They say the pen is mightier than the sword, and I have to agree. If I hung #$%^%$#ing broadsword on my wall, it would stay there. I hang a pen in the same place, and I guarantee you, this time tomorrow, that’s pen’s gone. To the future.

Which is where I’m headed now. Just, um. Slower.

Tuesday, January 1, 2013

Not Quite Terrible Musical Top 20 of 2012

As a listener, I'm pretty sure my musical taste peaked sometime around the second half of 2010. That's when my iPod hit the commercially ideal ratio of indie songs no one had heard of but everyone could enjoy, songs everyone had heard of but hadn't gotten tired of, and the Beatles. All of my friends wanted playlists. And with an iPod like that, well, hey, they practically made themselves!

But something seems to have happened since then. The ratios have gone pear-shaped. The pie chart has now shifted to something more like this.


My 2012 musical conversations are rather different than my 2010 conversations.

2010 MOM: This is a lovely song about parting and loss. Who is it?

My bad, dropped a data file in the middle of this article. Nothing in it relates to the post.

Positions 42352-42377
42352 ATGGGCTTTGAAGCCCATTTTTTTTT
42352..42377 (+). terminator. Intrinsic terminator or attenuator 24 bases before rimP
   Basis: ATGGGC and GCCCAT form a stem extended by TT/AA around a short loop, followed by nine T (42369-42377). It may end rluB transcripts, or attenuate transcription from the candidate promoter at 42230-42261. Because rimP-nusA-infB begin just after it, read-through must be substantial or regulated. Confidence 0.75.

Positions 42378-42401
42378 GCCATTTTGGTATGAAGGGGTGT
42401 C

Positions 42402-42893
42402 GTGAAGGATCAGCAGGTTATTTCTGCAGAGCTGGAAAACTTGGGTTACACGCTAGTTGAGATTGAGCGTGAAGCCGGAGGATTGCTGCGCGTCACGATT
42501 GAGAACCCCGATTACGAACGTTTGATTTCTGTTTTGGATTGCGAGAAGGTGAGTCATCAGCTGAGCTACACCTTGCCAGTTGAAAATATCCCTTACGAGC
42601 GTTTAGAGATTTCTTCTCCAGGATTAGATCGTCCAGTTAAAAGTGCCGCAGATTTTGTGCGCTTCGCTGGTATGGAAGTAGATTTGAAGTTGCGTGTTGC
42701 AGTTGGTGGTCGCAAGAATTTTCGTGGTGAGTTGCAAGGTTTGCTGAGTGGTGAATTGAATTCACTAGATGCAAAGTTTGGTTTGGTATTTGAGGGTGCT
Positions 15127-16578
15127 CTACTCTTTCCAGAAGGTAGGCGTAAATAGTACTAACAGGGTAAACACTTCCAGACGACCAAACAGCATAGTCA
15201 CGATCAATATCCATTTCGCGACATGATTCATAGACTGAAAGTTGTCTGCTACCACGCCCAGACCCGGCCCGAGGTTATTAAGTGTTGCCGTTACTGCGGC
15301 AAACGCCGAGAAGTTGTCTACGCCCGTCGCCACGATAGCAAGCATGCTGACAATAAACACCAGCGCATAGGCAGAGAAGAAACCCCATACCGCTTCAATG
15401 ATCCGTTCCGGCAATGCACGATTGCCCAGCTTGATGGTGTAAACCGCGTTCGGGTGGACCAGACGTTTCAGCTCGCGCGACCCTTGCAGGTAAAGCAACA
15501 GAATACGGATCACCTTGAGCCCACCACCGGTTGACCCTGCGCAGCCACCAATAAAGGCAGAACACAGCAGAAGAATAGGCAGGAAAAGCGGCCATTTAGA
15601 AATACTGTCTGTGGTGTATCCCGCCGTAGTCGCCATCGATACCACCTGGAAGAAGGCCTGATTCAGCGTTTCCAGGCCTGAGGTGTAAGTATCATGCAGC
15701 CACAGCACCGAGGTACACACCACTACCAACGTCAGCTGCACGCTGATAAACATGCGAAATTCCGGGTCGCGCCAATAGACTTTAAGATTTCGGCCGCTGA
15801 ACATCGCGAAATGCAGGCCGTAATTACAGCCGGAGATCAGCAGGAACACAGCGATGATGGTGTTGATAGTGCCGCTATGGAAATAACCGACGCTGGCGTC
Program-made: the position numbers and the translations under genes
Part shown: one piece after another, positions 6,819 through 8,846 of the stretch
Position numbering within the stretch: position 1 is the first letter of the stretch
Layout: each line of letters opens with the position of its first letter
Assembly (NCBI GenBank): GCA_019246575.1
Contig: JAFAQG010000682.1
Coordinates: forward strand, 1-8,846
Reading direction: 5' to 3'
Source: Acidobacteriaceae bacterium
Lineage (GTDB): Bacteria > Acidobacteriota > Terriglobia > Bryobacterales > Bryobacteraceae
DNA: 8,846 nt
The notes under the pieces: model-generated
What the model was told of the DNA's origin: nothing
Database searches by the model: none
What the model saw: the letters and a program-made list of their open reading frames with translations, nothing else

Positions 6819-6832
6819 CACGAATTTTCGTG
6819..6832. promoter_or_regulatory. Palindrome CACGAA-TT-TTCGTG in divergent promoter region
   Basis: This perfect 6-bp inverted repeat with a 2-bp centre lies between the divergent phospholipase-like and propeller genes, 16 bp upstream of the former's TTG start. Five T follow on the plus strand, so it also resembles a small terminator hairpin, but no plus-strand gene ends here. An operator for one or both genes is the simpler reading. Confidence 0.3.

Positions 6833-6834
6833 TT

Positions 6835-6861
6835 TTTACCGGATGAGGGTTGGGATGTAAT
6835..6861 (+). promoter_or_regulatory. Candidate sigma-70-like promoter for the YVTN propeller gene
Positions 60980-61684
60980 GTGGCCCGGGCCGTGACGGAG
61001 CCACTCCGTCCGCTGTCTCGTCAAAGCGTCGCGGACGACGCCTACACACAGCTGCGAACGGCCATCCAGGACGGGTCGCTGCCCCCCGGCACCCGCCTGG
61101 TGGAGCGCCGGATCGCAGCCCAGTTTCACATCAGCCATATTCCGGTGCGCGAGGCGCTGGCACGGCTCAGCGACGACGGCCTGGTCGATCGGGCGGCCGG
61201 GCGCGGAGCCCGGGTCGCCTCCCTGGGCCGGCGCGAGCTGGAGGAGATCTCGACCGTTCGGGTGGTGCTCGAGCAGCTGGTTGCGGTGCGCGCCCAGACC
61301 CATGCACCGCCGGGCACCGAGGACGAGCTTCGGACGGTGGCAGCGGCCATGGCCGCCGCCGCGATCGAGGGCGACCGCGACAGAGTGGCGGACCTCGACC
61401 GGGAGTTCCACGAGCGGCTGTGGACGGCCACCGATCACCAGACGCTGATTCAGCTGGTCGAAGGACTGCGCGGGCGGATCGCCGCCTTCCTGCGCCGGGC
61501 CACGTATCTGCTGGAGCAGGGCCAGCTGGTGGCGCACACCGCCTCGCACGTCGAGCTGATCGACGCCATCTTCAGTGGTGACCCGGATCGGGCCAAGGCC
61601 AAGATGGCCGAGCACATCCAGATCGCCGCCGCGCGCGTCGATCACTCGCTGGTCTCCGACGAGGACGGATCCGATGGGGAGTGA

2012 MOM: I just walked into your office and a man in your speakers suggested that I "get crunk?"

Lover didn't even know what getting crunk entailed. As I explained it to him, it occurred to me that discussing the etymology of "getting crunk" with a loved one is the opposite of actually getting crunk.

I blame the most recent rash of music on the sequel to The Raven Boys. There is a character who is terrible in Raven Boys II, and I very much needed for him to stay terrible. As a writer, I have a tendency to secretly give all of my characters hearts of gold. You will spot this through my works. The ice queen with the heart of gold. The child abductor with a heart of gold. The teenage drug addict/ womanizer with a heart of gold.